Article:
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Recently, the 16th Annual Status of Education Report (ASER) survey 2021 has been released. Unlike other ASER reports that are focused on learning outcomes, 2020 and 2021 reports are focused on rural school education levels in a post-pandemic world.
It also captures trends during the early phases of partial school reopening. The survey results are important for India, as the Covid-19 pandemic resulted in one of the longest school closures in the world.
About ASER 2021 Survey
The ASER survey is facilitated by Pratham Education Foundation. The survey is known for the range of insights it provides on levels of foundational learning at the elementary level.
The 2021 survey was based on a household-based telephonic survey conducted in rural areas across 581 districts in 25 states and three Union Territories.
The survey assesses enrolment in schools and tuition classes and access to devices and learning resources rather than the organisation’s usual face-to-face survey (Face to Face survey assesses learning outcomes and children’s competencies in reading and arithmetic skills.)
What are the Key findings of ASER Survey 2021?
Increase in Enrolment in Government Schools: Around 70.3% of children in India enrolled in government schools in 2021. This is up from 65.8% in 2020 and 64.3% in 2018.
Decrease in enrolment in private schools: In 2020, the enrolment rate was 28.8%, which decreased to 24.4% in 2021.
Tuition Dependent: There was a 40% increase in the number of school-going children taking tuition during the closure of their schools amid the pandemic.
Digital Divide: Smartphone penetration in rural India had grown from 36.5% in 2018 to 62% in 2020. 68% of enrolled children had at least one smartphone at home, but their percentage varied sharply between children attending government schools (63.7%) and private ones (79%).
In states like Bihar, UP, the lack of access varied from 54 to 34%.
One-third of children in Classes I and II have not yet seen the inside of a physical classroom.
State-run schools ran online classes more reliably than private ones in rural areas.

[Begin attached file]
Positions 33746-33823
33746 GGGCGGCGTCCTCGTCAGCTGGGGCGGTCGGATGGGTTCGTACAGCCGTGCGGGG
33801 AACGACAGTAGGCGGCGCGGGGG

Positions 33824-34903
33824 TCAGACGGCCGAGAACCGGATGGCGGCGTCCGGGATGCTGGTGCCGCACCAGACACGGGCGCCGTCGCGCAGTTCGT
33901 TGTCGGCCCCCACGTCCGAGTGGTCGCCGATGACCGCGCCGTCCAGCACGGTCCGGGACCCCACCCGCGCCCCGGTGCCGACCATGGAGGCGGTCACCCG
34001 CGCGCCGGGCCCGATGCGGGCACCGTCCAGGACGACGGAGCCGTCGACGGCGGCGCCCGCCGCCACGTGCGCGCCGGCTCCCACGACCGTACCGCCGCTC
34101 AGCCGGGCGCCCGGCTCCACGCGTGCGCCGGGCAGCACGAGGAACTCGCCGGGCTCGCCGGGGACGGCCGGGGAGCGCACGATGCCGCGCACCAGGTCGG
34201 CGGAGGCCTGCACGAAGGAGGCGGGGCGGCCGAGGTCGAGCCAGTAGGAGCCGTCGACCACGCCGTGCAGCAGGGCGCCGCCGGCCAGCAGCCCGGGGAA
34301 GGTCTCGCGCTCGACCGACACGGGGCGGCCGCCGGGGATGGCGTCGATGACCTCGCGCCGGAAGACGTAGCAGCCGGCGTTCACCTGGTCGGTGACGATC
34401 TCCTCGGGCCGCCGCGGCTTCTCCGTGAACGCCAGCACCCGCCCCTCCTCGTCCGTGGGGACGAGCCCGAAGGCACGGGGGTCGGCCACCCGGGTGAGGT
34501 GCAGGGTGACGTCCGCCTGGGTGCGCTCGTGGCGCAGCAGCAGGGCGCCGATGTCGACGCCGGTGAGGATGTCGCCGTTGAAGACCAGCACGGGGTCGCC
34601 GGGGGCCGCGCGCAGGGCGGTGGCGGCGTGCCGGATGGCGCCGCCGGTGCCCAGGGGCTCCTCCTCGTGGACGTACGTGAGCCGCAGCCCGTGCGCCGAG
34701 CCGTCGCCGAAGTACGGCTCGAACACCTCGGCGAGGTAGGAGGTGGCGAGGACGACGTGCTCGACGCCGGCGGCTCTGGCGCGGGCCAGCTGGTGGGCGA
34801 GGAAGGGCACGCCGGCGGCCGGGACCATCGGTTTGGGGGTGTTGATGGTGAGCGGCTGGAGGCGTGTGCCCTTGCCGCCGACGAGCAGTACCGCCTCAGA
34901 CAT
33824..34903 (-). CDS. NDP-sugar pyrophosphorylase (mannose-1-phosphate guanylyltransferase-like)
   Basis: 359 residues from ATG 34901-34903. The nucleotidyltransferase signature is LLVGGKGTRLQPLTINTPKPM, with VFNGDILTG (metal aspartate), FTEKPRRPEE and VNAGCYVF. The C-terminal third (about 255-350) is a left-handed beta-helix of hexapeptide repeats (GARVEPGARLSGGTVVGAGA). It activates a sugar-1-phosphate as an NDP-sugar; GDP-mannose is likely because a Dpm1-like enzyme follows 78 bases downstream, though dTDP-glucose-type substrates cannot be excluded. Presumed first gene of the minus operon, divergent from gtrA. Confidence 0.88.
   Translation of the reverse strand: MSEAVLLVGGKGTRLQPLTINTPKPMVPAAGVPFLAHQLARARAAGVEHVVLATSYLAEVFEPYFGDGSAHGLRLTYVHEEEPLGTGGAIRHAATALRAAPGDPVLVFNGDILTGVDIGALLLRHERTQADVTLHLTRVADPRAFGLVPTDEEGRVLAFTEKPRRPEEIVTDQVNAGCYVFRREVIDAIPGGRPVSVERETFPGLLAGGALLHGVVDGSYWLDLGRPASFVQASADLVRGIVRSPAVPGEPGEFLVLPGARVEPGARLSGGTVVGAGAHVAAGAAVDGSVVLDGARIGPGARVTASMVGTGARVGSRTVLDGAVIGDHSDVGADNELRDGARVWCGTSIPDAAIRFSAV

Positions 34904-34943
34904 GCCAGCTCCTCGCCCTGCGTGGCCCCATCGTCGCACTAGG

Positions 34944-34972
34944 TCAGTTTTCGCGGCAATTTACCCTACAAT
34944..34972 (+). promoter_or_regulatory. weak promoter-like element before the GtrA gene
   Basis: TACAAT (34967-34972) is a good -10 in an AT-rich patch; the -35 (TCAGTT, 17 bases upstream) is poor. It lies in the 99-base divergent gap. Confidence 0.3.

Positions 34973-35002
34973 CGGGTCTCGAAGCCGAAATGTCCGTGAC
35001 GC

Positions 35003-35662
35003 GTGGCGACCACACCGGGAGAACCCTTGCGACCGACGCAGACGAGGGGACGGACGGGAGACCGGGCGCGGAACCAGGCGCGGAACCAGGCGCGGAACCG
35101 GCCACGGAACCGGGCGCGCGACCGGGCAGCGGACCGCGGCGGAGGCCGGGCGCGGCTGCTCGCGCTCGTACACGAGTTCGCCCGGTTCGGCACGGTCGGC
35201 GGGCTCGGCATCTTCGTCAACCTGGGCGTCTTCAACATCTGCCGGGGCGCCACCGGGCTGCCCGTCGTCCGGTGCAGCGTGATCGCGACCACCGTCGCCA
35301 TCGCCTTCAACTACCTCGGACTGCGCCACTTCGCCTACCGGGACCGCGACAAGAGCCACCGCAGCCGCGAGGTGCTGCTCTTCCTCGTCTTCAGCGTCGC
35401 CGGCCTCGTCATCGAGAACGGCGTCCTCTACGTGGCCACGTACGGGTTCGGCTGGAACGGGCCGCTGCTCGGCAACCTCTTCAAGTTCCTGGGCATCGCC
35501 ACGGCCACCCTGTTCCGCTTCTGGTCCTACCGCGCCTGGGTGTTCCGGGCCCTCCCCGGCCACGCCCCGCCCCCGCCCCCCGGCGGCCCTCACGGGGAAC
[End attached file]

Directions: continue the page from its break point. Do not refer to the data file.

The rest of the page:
|Read more: Why do we need to reopen schools?|
Why there is an increase in government school enrolment?
1. Result of financial distress due to the Covid-19 pandemic, 2. The closure of affordable private schools, 3. The movement of migrants and their children to rural areas, 4. State governments concerted efforts to reach out to children with learning materials.
What are the challenges highlighted by the ASER Survey?
Unable to catch up with syllabus after schools reopen: In the reopened schools surveyed, the ASER Report found that the children face hardship in catching up with the syllabus. This is one of the biggest challenges in the school education system.
Vulnerability of most disadvantaged households: The largest increase in children taking tuition was in the most disadvantaged households. This raises the question regarding the efficacy of remote learning and technological solutions to a crisis of access and inequality. So, there is a sign of the persistent demand for good education among vulnerable sections.
Impact on nutritional health: The closure of schools also affected the level of nutrition among the children where the midday meals have been stopped.
Reduction in school budget: This year, the Centre slashed the education budget by 6%, with school education taking the biggest cut.
Intergenerational learning loss: Junior school kids are found to have lost elementary skills. Educationists fear that the learning loss caused by the pandemic might be inter-generational, with grave consequences for the economy and society.
Benefits were not evenly spread: In homes short of digital devices, students in higher classes typically got usage precedence over the younger lot, so the facility’s benefits were not evenly spread.
How to bridge the learning gaps?
Repeat the academic year: One way of addressing the learning crisis might be to repeat the entire academic year. For instance, The government in Kenya has recently decided to do just this. Some countries, such as the Philippines, allow extended time for classes on resumption, both in the duration of school hours and more calendar days of interaction.
Bringing back the dropouts: Whenever schools reopen, the government has to bring back the dropouts. For instance, the Uttar Pradesh government proposes to track all students disappearing between Classes VIII and IX. Similar tracking is necessary at the India level.
Special focus on marginalised sections: Introducing the concept of One-to-one tutoring for the most disadvantaged learners. For example, the National Tutoring Programme of the UK and a similar programme in Ghana were done this. In Italy, university students are volunteering to conduct one-on-one classes for middle school children from poor immigrant backgrounds.
How to improve school education?
1. Invest heavily in public education by increasing budgetary support, 2. Forestall recovery plan’s potential fallout over the next decade and thereafter, 3. Focus more on the digital infrastructure, especially in the remote areas where more disruptions are visible.
|Read more: Blended model of learning – Explained in detail|